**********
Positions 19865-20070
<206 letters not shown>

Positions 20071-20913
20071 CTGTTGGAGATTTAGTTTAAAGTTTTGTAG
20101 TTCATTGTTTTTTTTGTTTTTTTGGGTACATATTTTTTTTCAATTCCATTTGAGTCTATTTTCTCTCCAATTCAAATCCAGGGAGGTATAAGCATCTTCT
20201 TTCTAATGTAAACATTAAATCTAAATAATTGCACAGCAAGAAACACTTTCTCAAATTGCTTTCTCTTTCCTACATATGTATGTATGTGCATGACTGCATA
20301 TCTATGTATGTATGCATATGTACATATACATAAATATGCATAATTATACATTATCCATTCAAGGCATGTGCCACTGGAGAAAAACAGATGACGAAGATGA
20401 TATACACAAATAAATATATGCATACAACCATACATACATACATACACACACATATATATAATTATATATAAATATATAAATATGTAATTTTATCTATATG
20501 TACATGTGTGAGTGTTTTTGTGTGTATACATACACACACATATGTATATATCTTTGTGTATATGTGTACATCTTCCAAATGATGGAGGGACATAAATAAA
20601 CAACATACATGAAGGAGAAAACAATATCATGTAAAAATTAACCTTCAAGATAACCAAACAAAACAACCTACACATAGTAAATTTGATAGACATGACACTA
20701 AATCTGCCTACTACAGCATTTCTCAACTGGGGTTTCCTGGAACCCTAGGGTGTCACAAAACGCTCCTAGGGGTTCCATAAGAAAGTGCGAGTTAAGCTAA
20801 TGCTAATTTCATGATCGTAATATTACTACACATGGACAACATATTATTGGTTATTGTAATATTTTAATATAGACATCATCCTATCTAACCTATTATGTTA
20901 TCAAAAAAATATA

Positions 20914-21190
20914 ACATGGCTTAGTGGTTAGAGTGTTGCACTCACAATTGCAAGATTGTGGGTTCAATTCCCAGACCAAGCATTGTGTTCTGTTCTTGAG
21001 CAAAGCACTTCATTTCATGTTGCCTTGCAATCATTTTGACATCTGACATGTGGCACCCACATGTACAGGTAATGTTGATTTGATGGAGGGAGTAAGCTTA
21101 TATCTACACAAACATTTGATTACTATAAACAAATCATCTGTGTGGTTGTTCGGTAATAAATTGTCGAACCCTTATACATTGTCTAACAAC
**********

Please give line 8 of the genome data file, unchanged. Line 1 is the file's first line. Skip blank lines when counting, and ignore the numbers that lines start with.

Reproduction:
20401 TATACACAAATAAATATATGCATACAACCATACATACATACATACACACACATATATATAATTATATATAAATATATAAATATGTAATTTTATCTATATG